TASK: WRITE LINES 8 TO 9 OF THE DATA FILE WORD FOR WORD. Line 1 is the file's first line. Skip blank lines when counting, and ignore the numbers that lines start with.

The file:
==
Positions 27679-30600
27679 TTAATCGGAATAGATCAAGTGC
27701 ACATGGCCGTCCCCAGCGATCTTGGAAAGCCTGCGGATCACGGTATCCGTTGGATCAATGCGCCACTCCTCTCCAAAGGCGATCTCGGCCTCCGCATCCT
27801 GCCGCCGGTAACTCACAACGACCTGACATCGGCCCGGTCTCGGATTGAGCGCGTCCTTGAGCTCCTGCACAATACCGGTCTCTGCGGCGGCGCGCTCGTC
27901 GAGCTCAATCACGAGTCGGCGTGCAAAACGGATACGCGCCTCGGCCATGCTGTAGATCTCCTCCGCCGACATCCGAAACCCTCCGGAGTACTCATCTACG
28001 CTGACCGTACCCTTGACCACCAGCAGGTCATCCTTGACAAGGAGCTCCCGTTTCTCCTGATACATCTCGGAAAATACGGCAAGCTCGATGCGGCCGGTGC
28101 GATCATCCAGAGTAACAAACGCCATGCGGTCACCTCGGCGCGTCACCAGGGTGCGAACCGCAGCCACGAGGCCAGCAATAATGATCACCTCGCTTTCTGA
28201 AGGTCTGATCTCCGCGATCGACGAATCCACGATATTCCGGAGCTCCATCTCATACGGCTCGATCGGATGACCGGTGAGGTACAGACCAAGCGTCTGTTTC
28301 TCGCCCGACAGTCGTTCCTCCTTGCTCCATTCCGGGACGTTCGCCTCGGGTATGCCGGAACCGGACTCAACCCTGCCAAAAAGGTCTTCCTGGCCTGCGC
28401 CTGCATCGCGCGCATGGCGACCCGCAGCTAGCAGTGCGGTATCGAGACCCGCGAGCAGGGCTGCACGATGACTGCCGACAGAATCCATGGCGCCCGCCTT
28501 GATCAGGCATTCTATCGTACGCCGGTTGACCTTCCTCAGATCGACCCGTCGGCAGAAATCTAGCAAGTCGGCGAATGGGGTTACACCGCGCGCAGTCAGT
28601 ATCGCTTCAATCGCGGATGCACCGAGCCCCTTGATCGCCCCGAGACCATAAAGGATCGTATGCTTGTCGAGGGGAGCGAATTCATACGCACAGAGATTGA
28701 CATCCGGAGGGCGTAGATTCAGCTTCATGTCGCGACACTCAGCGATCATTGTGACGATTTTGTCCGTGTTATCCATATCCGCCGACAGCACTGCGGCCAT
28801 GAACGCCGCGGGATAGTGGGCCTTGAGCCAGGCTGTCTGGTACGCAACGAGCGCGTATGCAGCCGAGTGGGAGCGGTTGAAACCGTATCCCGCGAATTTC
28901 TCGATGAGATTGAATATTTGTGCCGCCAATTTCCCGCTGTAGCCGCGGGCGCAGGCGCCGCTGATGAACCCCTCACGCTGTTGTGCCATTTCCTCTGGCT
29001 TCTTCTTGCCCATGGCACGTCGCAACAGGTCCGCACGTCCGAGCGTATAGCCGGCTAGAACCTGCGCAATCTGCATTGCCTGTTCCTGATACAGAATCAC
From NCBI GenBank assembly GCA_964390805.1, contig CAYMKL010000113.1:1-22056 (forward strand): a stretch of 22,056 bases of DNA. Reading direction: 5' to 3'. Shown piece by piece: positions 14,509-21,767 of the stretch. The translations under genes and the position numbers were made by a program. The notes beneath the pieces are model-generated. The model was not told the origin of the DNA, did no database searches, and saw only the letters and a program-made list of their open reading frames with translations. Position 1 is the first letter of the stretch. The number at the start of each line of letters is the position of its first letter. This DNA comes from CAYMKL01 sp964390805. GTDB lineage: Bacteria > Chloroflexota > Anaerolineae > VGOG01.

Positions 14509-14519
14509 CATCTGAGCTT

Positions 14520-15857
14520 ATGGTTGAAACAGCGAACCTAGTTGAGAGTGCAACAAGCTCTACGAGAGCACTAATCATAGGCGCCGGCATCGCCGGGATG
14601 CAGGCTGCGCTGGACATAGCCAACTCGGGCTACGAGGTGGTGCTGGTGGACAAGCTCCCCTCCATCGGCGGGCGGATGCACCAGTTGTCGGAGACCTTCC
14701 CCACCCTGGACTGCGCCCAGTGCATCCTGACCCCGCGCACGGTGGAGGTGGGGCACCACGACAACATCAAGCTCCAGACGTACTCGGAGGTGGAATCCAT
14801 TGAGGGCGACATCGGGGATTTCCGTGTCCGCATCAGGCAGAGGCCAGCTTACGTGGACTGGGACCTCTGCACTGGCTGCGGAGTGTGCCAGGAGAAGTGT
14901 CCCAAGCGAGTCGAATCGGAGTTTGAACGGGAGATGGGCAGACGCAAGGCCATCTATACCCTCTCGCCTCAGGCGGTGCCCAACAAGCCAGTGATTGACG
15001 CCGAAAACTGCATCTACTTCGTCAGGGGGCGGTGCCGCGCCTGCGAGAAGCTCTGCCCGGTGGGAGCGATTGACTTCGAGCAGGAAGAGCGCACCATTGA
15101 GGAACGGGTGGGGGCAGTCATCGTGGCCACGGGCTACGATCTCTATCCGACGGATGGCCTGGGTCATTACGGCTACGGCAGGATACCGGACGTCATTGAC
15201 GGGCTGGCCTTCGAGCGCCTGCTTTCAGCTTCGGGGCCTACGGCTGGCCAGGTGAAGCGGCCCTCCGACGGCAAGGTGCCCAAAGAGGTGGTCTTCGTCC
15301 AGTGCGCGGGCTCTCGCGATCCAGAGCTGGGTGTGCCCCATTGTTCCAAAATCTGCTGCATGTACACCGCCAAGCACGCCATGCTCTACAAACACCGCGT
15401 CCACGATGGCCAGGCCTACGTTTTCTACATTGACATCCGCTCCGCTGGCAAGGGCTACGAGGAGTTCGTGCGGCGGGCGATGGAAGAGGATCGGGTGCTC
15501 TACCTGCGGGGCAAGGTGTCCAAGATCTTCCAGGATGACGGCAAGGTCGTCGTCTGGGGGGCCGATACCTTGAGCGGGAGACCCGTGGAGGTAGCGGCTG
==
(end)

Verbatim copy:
28201 AGGTCTGATCTCCGCGATCGACGAATCCACGATATTCCGGAGCTCCATCTCATACGGCTCGATCGGATGACCGGTGAGGTACAGACCAAGCGTCTGTTTC
28301 TCGCCCGACAGTCGTTCCTCCTTGCTCCATTCCGGGACGTTCGCCTCGGGTATGCCGGAACCGGACTCAACCCTGCCAAAAAGGTCTTCCTGGCCTGCGC